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Those opposing Juvenile Justice Bill are a minority, but with valid concerns

By Maitreyee Boruah

Once again in our democratic set-up, voice of the majority has won.

The passage of the Juvenile Justice Bill in the Rajya Sabha on Tuesday, December 22, amid growing protests over the release of the juvenile convict in the December 16 Delhi gangrape, clearly shows that our politicians at times can rise above bitter political rivalries to honour the public sentiment.

Juvenile Bill

However, the solidarity among leaders belonging to different political ideologies must not be mistaken as a gesture for the collective good of the nation.

Our leaders know it well that it's necessary to soothe the frayed nerves of the janata to remain in power.

This winter session of Parliament also proved to be a complete washout. All that we witnessed was bitter acrimony between the ruling Bharatiya Janata Party (BJP) and the opposition Congress and Aam Aadmi Party (AAP) over alleged charges of corruption and, as a result of that, repeated adjournments.

The major takeaway from the just-concluded Parliament session is the passage of the Juvenile Justice Bill.

The Bill was kept in cold storage for long, before public outrage spilled over the roads of Delhi as the juvenile convict of the horrific gangrape and murder of the 23-year-old paramedical student in Delhi in December 2012 was released recently.

The accused was found to be a juvenile at the time of the crime as he was just shy of his 18th birthday when he committed the crime. He was sentenced to a maximum of three years in a reform facility as per the Juvenile Justice (Care and Protection of Children) Act 2000.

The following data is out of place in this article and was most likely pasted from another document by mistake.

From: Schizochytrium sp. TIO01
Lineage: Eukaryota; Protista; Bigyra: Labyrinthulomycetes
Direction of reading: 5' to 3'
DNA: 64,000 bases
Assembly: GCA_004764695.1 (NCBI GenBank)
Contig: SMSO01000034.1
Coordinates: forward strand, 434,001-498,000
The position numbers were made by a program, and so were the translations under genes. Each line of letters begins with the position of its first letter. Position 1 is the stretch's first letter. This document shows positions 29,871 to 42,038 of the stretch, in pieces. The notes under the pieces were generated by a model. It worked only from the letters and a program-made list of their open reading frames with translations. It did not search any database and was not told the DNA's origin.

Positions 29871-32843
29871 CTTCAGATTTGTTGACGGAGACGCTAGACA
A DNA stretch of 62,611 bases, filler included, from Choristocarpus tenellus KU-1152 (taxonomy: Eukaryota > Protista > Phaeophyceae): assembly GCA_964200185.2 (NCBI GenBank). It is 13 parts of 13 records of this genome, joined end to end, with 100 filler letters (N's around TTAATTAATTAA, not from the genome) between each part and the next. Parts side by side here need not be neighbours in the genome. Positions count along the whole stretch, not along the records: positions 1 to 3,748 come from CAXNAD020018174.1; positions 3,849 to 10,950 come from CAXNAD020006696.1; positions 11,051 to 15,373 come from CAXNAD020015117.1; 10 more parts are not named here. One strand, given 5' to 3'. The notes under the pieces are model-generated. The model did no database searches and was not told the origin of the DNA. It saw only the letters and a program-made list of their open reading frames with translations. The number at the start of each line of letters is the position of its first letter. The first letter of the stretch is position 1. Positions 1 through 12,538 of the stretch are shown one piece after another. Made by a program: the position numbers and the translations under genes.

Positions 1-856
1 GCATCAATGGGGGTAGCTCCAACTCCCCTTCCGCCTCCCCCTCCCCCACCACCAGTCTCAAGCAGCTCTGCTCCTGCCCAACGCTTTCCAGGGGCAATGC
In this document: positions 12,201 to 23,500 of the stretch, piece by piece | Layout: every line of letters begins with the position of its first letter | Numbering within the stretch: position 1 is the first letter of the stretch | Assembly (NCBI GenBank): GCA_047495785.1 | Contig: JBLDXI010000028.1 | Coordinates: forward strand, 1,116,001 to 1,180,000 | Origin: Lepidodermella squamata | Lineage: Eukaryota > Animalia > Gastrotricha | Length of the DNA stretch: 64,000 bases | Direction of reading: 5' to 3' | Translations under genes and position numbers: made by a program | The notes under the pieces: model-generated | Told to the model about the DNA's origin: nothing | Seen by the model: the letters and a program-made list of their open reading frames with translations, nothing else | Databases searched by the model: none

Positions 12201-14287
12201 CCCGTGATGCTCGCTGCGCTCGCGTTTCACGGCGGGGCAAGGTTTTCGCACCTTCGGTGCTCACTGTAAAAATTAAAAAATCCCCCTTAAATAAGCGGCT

Majority versus Minority

According to the new bill, an accused above 16 years of age will be tried as an adult in the court of law.


The new bill courted opposition on the controversial reduction of the age of a juvenile from 18 to 16 years.

It has been opposed tooth and nail by several children and women's rights activists, medical experts, scholars and a few politicians. Their main argument is based on the premise that a child can't be treated like an adult when it comes to crime and punishment.

However, the opposing party on the bill stands minuscule. If popular polls conducted by several media houses are an indication, majority of the participants clearly expressed their opinion that the juvenile accused should receive severe punishment like the four other accused.

Children are not adults

Social activist and writer Harsh Mander, writing for Scroll.in, says, "The Juvenile Justice Act, before its amendment by Parliament on Tuesday, was based on the premise that it is unjust to hold a child or adolescent criminally responsible for crimes in the same way as adults, because the capacity for reasoning and emotional control of children and teenagers are not fully developed, they are prone to risk-taking and do not understand the full consequences of their actions. Further, if they are housed with adult criminals, there is much greater chance that they would be inducted into a world of crime."

Rehabilitation or retribution?

Studies across the world have clearly shown that adolescents who were tried as adults have turned hardened criminals once they finish their jail terms. Here, we have to decide whether our criminal justice system should focus on rehabilitation than on retribution of young accused.

Poverty breeds criminals

Experts working in the field of child rights say 56% juveniles accused of crimes come from very poor families with a maximum annual income of Rs 25,000. Moreover, 53% juveniles are either illiterate or educated till primary school. So, instead of building schools for poor children, India is all set to build more prisons for deprived kids.

In the fight for justice, India can't afford to neglect its poor and vulnerable children.

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